Avoiding such a dramatic event would require the 10% to do a much better job of advancing the interests of the 90%, in terms of income, wealth, welfare, and opportunities. Yet a combination of economic myopia and political polarization has led many instead to try to divert popular anger toward immigrants, China, and trade (including with close allies). As a result, the entire world is now caught in an escalating protectionist war that nobody will win.

It is true that, historically, internal contradictions and imbalances have often led to interstate conflict. But that is not inevitable. Rather, the outcome depends on the quality of leadership. In the US, for example, George Washington, Abraham Lincoln, and Franklin D. Roosevelt succeeded in strengthening their country because they recognized the need to address internal divisions in the light of America’s core values, global position, and long-term goals.

US President Donald Trump has exploited popular anger to advance his own interests. But he did not create that anger; America’s elites have spent decades doing that, creating the conditions for a figure like Trump to emerge. Now that Trump is in charge, the conditions of the 90% are set to deteriorate further. His approach to trade, in particular, will not only fail to help the people he purports to represent; it will also destroy the sense of fairness and stewardship that has historically bound the masses to their leaders.

Blaming outsiders is politically expedient. But the only way to “make America great again” is by addressing its internal injustices. No import tariff or border wall can do that.

Andrew Sheng, Distinguished Fellow of the Asia Global Institute at the University of Hong Kong and a member of the UNEP Advisory Council on Sustainable Finance, is a former chairman of the Hong Kong Securities and Futures Commission, and is currently an adjunct professor at Tsinghua University in Beijing. His latest book is From Asian to Global Financial Crisis.

Xiao Geng, President of the Hong Kong Institution for International Finance, is a professor at the University of Hong Kong.

Private Equity: So Hot Even Second-Hand Funds Can Sell at a Premium

Market used to be driven by desperate sellers, now buyers are bidding up the secondary market for private-equity funds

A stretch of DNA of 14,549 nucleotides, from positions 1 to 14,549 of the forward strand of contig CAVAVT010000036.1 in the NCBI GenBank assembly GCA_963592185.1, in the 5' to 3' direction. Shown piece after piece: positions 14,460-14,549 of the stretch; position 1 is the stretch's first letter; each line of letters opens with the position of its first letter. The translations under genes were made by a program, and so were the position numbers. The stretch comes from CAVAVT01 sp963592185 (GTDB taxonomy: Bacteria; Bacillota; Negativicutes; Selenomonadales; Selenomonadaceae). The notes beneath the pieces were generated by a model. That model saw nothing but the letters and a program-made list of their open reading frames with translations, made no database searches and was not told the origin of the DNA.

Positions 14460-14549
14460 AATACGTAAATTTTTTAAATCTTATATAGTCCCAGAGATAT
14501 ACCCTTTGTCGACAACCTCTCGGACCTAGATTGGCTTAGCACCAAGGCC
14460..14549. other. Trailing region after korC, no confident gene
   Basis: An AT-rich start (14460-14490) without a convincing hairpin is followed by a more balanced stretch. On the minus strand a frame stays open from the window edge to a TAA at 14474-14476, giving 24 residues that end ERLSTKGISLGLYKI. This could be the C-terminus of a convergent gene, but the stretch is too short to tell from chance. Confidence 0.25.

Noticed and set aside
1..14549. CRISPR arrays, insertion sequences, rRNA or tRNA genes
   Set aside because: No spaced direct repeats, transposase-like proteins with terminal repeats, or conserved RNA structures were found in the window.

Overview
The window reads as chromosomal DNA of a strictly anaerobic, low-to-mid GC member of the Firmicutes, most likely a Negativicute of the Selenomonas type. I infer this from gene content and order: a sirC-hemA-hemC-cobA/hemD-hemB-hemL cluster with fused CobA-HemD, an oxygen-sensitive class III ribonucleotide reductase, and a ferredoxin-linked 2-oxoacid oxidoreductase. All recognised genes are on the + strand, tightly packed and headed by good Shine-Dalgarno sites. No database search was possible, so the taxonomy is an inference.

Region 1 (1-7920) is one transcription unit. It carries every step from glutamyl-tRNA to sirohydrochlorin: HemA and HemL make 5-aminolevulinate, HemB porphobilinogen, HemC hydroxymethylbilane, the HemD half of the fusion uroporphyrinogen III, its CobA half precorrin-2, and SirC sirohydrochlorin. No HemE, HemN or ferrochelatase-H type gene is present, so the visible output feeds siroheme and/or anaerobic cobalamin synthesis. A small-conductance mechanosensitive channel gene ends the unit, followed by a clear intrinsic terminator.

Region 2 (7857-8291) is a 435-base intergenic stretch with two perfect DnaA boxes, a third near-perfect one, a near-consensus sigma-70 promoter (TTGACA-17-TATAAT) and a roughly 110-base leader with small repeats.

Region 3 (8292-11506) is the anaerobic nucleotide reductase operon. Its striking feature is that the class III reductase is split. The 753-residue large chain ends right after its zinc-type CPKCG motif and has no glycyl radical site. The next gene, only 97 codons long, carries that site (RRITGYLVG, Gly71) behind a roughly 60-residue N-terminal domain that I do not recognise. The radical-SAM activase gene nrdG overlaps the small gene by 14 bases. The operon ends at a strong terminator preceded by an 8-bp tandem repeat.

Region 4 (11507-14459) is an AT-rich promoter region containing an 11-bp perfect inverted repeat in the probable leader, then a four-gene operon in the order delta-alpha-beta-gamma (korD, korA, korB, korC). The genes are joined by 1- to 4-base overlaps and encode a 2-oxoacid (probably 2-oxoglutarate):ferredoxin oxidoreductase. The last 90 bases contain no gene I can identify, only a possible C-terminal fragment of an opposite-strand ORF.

By Paul J. Davies

Jeremy Coller, co-founder and chief investment officer of Coller Capital. In April, Coller Capital and Goldman Sachs Asset Management bought out the existing investors in a fund raised in 2008 by Nordic Capital, a Swedish firm. Photo: Patrick T. Fallon/Bloomberg News

The market for unwanted stakes in private-equity funds used to be where investors who desperately needed cash offloaded holdings at steep discounts.

Now, the market is much more active and mature with bigger deals and surprisingly high prices: some investors have paid more than the funds’ assets are worth. But risks may be growing along with the market. Buyers are using borrowed money to juice returns, which means putting leverage on a portfolio of companies that are already indebted.

Last year saw a record of nearly $50 billion worth of deals globally, according to Credit Suisse ’s private fund group. That was a jump from the $35 billion to $40 billion range in the previous three years, which in turn was much higher than the years before 2014.

Borrowed money was used to help fund almost one-quarter of 2017’s deals, according to Triago, an advisory firm. Where leverage is used, it is typically 40%-60% of the value of the deals, according to Credit Suisse. 


Total sales of unwanted stakes in private-equity funds

Source: Credit Suisse Private Fund Group

This year has brought one of the biggest deals ever done. In April, Coller Capital, a specialist secondary investor, and Goldman Sachs Asset Management paid €2.5 billion ($2.9 billion) to buy out the existing investors in a fund raised in 2008 by Nordic Capital, a Swedish firm.